The short answer is, they can’t. And this isn’t just based on standards of statistical practice; it is steeped in common sense. Look at the appeal statistics; some 50 percent of all RAC findings are eventually reversed in favor of the provider. If that isn’t evidence of an overzealous, biased, bounty-hunting process, I don’t know what is. Basically, as Knicole reported, having their experts prohibited from testifying, the RAC was unable to contest the provider’s arguments, and the judge ruled in favor of the provider.
But, in my opinion, it should not stop here. This is one of those cases that exemplifies the “fruit of the poisonous tree” defense, meaning that if this case passes muster, then every other case for which the RAC did testify and the extrapolation held should be challenged and overturned. Heck, I wouldn’t be surprised if there was a class-action lawsuit filed on behalf of all of those affected by RAC extrapolated audits. And if there is one, I would love to be the statistical expert – but for a flat fee, of course, and not contingent upon the outcome.
And that’s the world according to Frank.
Frank Cohen is a frequent panelist with me on RACMonitor. I love his perspective on expert statistician witnesses. He drafted based off a Monitor Monday report of mine. Do not miss both Frank and me on RACMonitor, every Monday.
Here is an article that I wrote that was first published on RACMonitor on March 15, 2018:
All audits are questionable, contends the author, so appeal all audit results.
Providers ask me all the time – how will you legally prove that an alleged overpayment is erroneous? When I explain some examples of mistakes that Recovery Audit Contractors (RACs) and other health care auditors make, they ask, how do these auditors get it so wrong?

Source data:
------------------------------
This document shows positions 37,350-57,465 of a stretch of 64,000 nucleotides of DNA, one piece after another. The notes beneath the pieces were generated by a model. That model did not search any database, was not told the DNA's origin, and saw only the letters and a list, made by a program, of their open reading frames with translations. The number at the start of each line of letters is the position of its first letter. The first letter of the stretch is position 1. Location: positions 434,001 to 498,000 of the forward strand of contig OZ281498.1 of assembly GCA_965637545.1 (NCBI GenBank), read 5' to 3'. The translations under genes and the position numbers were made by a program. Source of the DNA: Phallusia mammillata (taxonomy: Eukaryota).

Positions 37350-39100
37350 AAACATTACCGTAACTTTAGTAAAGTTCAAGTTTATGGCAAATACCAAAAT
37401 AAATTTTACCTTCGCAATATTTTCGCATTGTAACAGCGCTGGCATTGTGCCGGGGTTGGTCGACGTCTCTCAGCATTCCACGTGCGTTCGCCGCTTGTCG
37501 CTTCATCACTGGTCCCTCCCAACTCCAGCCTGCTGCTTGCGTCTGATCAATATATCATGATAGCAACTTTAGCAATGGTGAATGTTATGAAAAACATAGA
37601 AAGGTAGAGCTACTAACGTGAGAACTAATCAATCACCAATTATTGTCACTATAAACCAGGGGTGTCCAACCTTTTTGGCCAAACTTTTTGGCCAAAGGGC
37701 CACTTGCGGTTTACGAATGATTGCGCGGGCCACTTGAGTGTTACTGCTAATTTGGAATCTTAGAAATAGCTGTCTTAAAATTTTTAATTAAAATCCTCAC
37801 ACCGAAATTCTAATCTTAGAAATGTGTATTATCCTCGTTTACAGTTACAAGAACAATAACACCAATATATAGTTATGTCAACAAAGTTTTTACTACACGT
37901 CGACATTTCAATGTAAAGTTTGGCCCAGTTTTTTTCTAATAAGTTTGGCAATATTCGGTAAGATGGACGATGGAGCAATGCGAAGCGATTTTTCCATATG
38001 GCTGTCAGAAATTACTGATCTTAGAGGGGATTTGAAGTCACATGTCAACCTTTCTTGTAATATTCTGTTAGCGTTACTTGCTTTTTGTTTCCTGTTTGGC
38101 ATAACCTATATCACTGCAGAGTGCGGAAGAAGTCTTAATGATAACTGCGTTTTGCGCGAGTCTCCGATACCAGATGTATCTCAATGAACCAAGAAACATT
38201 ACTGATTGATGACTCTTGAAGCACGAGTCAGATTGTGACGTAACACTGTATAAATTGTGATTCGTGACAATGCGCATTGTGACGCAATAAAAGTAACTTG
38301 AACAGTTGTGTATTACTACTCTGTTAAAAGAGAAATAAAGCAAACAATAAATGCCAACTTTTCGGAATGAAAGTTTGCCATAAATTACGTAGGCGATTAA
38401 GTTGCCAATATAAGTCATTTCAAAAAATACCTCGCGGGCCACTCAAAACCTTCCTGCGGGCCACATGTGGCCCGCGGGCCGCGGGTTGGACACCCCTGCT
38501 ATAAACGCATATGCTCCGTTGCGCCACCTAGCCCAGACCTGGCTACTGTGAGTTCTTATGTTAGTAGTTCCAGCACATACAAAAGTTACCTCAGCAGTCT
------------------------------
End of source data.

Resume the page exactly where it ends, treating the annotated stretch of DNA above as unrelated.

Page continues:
First, let’s debunk the notion that the government is always right. In my experience, the government is rarely right. Auditors are not always healthcare providers. Some have gone to college. Many have not. I googled the education criteria for a clinical compliance reviewer. The job application requires the clinical reviewer to “understand Medicare and Medicaid regulations,” but the education requirement was to have an RN. Another company required a college degree…in anything.
Let’s go over the most common mistakes auditors make that I have seen. I call them “oops, I did it again.” And I am not a fan of reruns.
- Using the Wrong Clinical Coverage Policy/Manual/Regulation
Before an on-site visit, auditors are given a checklist, which, theoretically, is based on the pertinent rules and regulations germane to the type of healthcare service being audited. The checklists are written by a government employee who most likely is not an attorney. There is no formal mechanism in place to compare the Medicare policies, rules, and manuals to the checklist. If the checklist is erroneous, then the audit results are erroneous. The Centers for Medicare & Medicaid Services (CMS) frequently revises final rules, changing requirements for certain healthcare services. State agencies amend small technicalities in the Medicaid policies constantly. These audit checklists are not updated every time CMS issues a new final rule or a state agency revises a clinical coverage policy.